Not only did Ultima Underworld 1 introduce them, but their dialogue mentions coming to the sewers for decades, being fully aware that they are in sewers below a major human city.

      Also minor spoiler about the sewer Goblins:

      Yngr va gur tnzr gurl tvir lbh na vgrz gung orpbzrf irel vzcbegnag va Frecrag Vfyr. Gur tboyvaf bevtvanyyl tbg gung vgrz n praghel ntb sebz n uhzna va gur Frecrag Fcvar zbhagnvaf, shegure rfgnoyvfuvat gurz nf angvirf.

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    3. Oh, never mind then.

      Vg frrzf gur bayl uhzna gb yvir va gur frecrag fcvar zbhagnvaf vf pncgnva Wbuar, jub gevttrerq gur eryrnfr bs gur funqbjybeqf va gur svsgu tnzr, naq cebivqrq pehpvny tnetblyr erfrnepu va gur fvkgu. Uhu, V jbaqre vs gung jnf vagragvbany.

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  15. Third screenshot: While I'm glad to see that the goblins don't adhere to the usual stereotypical appearance (something which is refreshingly applied to the heroic troll), I have to admit that the impression I get of them being more attractive than the Avatar is somehow not the intended one.

    I have to admit that this is probably a good time for a rebellion. It's not exactly good for PR to make your servants feel as though they're doing more work than you during a time of crisis. Think they'll ever learn that lesson in the REAL world? I have to admit that the "role-playing" choice would indeed be the goody two-shoes one where the Avatar tells Lord British that EVERYONE'S feeling like sitting in their room with a bottle of ale right about now, not just him.

    You know, can you get liver damage or not when you're immortal?

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    1. Is "goody-two-shoes" moniker applicable to someone who does an actual right thing, though? Does it not mean someone more of a sanctimonious, self-righteous, holier-than-thou demeanor - but not mean someone who actually does act on compassionate and noble motives, without too much bragging about it? (Sorry, I'm not a native English user, so I may not get the subtleties of such a moniker - I don't even get if it's always pejorative or not, for example)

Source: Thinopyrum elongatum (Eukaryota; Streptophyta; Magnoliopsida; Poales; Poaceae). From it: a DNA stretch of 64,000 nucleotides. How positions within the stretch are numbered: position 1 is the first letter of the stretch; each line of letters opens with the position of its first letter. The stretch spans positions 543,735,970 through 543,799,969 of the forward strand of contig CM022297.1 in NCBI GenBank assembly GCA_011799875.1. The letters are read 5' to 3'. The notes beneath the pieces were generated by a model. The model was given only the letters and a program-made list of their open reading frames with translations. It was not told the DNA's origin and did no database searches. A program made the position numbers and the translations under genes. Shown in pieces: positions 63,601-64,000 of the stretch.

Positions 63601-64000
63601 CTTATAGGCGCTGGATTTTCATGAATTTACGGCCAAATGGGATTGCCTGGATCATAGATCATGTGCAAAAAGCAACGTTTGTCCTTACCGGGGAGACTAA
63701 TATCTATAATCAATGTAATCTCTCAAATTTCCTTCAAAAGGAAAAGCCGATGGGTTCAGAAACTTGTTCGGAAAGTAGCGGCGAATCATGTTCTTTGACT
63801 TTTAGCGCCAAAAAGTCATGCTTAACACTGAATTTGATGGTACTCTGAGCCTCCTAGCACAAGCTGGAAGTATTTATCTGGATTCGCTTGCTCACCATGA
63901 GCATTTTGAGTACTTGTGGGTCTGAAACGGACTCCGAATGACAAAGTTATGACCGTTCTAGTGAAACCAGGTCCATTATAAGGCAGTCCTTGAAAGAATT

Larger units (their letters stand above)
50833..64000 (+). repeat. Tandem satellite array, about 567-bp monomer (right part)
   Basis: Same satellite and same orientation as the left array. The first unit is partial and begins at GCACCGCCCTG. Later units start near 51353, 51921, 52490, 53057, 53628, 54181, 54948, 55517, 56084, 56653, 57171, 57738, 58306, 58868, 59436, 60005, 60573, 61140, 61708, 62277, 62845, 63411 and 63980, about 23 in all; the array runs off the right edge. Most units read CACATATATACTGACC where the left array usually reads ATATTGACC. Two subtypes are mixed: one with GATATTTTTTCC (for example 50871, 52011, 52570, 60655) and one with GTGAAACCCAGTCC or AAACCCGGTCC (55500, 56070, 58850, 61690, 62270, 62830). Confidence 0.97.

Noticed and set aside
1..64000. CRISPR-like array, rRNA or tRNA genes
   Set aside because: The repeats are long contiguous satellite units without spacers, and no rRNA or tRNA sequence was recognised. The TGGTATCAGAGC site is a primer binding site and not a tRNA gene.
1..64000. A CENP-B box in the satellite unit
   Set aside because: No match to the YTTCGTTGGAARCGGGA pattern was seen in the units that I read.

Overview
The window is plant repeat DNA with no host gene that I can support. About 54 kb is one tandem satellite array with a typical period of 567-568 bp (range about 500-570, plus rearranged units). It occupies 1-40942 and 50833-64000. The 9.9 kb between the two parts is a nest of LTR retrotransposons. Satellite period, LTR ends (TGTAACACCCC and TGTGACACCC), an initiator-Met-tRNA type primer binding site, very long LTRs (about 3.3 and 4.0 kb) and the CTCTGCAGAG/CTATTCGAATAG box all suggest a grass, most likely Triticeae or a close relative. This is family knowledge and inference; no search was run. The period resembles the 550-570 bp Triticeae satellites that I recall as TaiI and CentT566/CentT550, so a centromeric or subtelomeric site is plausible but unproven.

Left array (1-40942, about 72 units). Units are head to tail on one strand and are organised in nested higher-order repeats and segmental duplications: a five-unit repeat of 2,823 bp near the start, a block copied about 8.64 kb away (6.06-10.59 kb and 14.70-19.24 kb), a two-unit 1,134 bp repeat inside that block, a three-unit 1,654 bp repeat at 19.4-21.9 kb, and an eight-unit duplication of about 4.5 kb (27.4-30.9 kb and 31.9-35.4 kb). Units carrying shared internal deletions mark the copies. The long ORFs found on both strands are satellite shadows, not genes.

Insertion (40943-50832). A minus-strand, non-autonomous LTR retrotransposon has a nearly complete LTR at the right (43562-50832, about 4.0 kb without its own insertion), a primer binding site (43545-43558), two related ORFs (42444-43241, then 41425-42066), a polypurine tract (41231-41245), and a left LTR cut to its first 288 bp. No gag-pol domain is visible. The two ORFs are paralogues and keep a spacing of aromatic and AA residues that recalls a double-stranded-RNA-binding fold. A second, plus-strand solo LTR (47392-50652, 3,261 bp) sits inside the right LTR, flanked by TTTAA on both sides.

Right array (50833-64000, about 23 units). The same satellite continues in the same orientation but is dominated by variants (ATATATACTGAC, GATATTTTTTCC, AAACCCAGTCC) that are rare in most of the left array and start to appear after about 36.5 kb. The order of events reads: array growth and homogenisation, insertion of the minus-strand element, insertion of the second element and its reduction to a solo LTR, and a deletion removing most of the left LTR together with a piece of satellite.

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    2. First character I think of is Lisa Simpson. She's a 'good' person, and often the voice of reason, but she's regularly a scold, narc or party-pooper.

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    3. Goody Twoshoes sounds like a Halfling Paladin.

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    4. The term "goody two-shoes" has always amused me. Do badass people wear only one shoe?

      I've always heard the term used against people who exhibit a normal amount of morality by people who exhibit none at all. It's a spiteful way for unethical people to condemn those who won't stoop to their level.

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    5. Oh, so it's unlike calling someone self-righteous, or sanctimnoious, or, maybe, "a pharisee" (borrowing from religion)? Thanks, then, it means something different from what I imagined!

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    6. NB: modern rabbinical judaism descended from the pharisees, and can be a little uncomfortable with gentiles using the term like they're a generic kind of fantastical strawman race whose existence is primarily to be the bad guys in moral lessons.

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    7. The character I think of is Mama Berenstain (or Berenstein, depending on which universe you come from). Always the voice of moral authority, but also so consistently depicted as a joyless scold that she tainted multiple generations' relationships with their mothers.